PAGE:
In early December, Stitch Fix (SFIX 0.85%) announced results for its fiscal first quarter, and investors celebrated. The stock jumped over 70% in late 2020. It has since shot up a further 70% in early 2021, to touch $100 per share for the first time.
While there's a lot to like about the online apparel specialist, that rally might set shareholders up for disappointing returns from here on if the business stumbles. So, let's take a critical look at the bullish thesis for this new Wall Street favorite.
Many ways to win
Stitch Fix's latest results might seem underwhelming at first glance. Sales growth only landed at 10% in the quarter that ended in early November, and the company generated a paltry $10 million of net income in that period. Adjusted earnings were similarly tiny at just $7 million.
Look beyond those headline numbers, though, and there's clear evidence of growing momentum. Stitch Fix gained 240,000 customers, a record, during what's normally a slow period for the subscription-based business.
The chain also successfully pivoted its offerings to match up with changing customer tastes. Packing its delivery boxes with athleisure and comfort wear led to customers choosing to buy more of its stylists' suggestions. It also demonstrated the company's flexibility and deepening connection with its shoppers.
At the same time, pushing into new product lines such as outerwear, kids, and mens apparel, along with new business models, has management feeling extra confident about the business.
"Our powerful personalization engine is evolving," CEO Katrina Lake said in the Q1 earnings release, "and innovations in our Fix and direct buy offerings will expand our addressable market, deepen client engagement, and grow wallet share over time." That was all music to investors' ears.
Two key factors work against jumping into that growth story today. The soaring stock price is the biggest, since it raises the risk that you're overpaying for the business. Stitch Fix is valued at close to $10 billion, or almost six times the $1.7 billion it generated in sales last year. You could buy other e-commerce specialists, even quickly growing ones like eBay and Wayfair, at a much cheaper price.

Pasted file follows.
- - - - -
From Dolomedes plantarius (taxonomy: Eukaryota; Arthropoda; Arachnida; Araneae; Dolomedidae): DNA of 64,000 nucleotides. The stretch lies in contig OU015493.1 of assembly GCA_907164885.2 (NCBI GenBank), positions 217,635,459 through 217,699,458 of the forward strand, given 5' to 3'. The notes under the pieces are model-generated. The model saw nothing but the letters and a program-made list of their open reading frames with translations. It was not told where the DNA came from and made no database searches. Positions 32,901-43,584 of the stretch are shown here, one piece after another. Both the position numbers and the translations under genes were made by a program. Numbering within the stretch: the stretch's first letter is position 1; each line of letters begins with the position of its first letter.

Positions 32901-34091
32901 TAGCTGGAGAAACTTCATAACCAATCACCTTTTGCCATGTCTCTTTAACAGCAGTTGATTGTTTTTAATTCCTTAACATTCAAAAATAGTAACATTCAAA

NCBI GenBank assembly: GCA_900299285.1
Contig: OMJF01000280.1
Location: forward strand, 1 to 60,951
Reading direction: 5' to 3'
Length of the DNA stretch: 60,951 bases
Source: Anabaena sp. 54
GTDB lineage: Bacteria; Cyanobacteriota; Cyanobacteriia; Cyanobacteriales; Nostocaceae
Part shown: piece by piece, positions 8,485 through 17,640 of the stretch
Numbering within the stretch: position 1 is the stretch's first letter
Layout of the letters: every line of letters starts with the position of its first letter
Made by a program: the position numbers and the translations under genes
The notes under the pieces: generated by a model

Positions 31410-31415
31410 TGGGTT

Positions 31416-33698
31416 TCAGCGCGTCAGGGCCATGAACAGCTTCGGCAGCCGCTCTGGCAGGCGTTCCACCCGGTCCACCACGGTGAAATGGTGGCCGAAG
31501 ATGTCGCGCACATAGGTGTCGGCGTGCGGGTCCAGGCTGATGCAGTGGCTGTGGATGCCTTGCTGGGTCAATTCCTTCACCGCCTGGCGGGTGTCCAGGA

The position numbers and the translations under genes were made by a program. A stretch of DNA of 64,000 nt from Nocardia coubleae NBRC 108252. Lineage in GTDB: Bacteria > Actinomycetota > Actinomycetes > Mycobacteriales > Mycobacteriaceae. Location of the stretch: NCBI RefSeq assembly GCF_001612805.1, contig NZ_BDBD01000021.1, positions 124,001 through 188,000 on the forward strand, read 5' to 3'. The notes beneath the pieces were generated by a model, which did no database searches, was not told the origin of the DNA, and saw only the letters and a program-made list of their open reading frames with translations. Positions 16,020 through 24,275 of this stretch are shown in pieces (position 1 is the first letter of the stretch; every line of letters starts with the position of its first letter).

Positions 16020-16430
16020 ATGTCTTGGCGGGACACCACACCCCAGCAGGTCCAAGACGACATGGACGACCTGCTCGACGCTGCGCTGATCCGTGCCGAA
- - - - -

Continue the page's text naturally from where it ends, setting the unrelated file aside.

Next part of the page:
The other main risk is that you're buying into a growth idea that doesn't materialize. Sure, Stitch Fix has revealed some hints about its potential to expand into new demographics, markets, and product lines. But Wall Street also found reasons to sour on the stock as recently as late September, when management suggested growth might be harder to achieve through a shrinking apparel industry in 2021. Investors might be even less forgiving after the next stumble, especially given the stock's elevated valuation.
My view is that a Stitch Fix investment delivers some rare factors that can create impressive long-term returns. These include a powerful, innovative, and flexible selling model, industry-leading customer loyalty, and a strong track record for market-share growth. As a result, a decade from now, you're likely to be happy about buying the stock even at around $100 per share.
But to achieve those returns, investors might have to endure several stock-price slumps along the way. If you're not averse to extreme volatility, and you're impressed with the young business, then Stitch Fix might be just the growth stock for you.